Our projects


We are the organisation responsible for the Éco-quartier program in Côte-des-Neiges–Notre-Dame-de-Grâce, through financial support from the borough. As the Éco-quartier, we help promote community participation in environmental projects and act as a hub for the city’s environmental services.

We work with the borough to provide a wide variety of environmental services to residents. These services focus on topics such as waste reduction and recycling, neighbourhood cleanliness, urban beautification, and our natural environment.

The Éco-quartier program, created in 1995, is a partnership between the city, its boroughs and local community groups. Its goal is to improve the quality of life of residents, workers and business owners by supporting their active participation in local sustainable development efforts through education and awareness. Although we work closely with the city, we are not responsible for the enforcement of local ordinances. Instead, we try to help citizens find innovative solutions to the environmental challenges of daily life in a big city.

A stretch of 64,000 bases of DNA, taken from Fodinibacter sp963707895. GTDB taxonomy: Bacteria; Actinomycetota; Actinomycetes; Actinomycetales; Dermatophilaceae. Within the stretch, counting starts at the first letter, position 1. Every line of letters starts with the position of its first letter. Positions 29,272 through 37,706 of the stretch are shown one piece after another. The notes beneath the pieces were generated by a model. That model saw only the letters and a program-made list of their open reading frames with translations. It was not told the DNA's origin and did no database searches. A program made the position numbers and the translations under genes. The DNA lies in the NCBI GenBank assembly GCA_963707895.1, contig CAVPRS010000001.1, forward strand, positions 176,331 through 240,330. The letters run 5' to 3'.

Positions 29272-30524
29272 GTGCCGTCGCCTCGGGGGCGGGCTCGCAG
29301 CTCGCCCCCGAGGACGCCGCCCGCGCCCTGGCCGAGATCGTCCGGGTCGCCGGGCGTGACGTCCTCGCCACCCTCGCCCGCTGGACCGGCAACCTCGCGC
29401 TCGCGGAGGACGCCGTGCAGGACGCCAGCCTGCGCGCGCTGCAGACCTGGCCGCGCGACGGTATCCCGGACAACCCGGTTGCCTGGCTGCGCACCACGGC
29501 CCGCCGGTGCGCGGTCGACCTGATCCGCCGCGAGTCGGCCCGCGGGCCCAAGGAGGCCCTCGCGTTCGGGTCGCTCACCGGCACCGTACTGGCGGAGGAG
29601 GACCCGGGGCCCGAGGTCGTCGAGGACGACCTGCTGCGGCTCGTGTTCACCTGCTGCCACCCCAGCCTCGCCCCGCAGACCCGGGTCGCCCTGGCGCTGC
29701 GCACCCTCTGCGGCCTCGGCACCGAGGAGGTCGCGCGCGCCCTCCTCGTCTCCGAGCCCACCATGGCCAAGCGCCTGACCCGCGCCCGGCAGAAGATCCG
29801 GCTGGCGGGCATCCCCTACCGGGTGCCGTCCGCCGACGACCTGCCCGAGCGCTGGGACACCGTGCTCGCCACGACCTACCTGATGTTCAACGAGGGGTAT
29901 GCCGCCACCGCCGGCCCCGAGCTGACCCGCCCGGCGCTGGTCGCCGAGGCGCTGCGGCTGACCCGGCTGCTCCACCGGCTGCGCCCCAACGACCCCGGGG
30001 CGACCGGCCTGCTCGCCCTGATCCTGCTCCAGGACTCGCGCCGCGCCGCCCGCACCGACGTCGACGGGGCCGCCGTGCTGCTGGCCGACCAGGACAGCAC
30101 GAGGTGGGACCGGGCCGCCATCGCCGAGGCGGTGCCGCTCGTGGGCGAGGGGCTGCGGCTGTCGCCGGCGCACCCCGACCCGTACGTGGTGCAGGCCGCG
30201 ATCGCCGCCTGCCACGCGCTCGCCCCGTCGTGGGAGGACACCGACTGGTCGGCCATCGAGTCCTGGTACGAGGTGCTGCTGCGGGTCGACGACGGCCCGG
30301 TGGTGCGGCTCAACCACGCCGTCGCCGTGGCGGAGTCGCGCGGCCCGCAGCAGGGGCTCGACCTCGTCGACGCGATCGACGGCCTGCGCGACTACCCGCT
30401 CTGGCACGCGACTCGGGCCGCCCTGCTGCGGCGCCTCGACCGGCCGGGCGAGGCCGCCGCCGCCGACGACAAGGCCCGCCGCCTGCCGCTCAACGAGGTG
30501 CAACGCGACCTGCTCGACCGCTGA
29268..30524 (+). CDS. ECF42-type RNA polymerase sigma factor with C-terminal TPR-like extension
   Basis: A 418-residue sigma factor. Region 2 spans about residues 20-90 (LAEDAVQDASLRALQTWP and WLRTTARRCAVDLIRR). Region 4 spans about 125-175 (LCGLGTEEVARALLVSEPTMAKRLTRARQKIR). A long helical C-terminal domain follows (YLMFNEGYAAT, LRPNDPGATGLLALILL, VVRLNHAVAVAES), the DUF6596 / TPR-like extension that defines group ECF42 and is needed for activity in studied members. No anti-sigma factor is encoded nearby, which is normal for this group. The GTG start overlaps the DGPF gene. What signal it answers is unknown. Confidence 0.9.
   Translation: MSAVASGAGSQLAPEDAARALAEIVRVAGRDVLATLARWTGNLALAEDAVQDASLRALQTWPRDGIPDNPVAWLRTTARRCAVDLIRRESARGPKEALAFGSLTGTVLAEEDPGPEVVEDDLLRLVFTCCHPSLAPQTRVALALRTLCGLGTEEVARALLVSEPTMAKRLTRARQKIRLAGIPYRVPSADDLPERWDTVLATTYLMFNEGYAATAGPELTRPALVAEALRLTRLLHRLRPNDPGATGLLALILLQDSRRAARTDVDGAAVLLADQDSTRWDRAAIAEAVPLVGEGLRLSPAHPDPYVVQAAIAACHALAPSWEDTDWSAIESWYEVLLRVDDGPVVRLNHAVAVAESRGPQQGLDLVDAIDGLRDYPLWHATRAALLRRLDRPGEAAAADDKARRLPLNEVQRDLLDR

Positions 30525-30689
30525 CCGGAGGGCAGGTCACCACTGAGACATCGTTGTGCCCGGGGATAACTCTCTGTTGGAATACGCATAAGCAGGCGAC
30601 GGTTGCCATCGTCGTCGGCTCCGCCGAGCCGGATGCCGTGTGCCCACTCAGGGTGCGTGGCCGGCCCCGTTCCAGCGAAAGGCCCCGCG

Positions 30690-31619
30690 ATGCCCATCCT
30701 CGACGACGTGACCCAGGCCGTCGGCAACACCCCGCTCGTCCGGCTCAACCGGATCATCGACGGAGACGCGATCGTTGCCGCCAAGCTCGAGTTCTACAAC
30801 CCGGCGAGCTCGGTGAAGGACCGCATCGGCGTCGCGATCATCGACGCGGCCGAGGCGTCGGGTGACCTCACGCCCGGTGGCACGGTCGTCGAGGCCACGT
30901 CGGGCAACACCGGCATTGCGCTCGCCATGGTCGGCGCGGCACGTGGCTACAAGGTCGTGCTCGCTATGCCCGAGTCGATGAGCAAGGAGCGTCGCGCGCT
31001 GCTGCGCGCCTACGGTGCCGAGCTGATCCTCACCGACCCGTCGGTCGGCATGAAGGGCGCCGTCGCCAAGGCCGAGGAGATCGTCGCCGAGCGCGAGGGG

Blue Bonnets urban agriculture site

This project is part of a transitional occupation of a portion of the former Blue Bonnets race track with urban agriculture and market gardening, promoting food security for neighbourhood residents.

Meubles solidaires (Humanitarian Furniture)

Humanitarian redistribution service for newly arrived and/or low income households.

Eco-Humanitarian Management of Eviction-Related Materials

Our mission statement includes the reduction of waste and poverty alleviation in the Côte-des-Neiges—Notre-Dame-de-Grâce borough.

Through this project, we offer residents evicted from their apartment by a Régie order a free service: moving their belongings and storing them temporarily (2 months), giving them the opportunity to look for a new apartment. This eco-humanitarian service allows evicted residents to keep their belongings instead of being forced to abandon them in the public domain.

If the stored belongings are not picked up, they are either sorted and recycled through the appropriate channel, or redistributed to low income residents, and only thrown away as a last resort.

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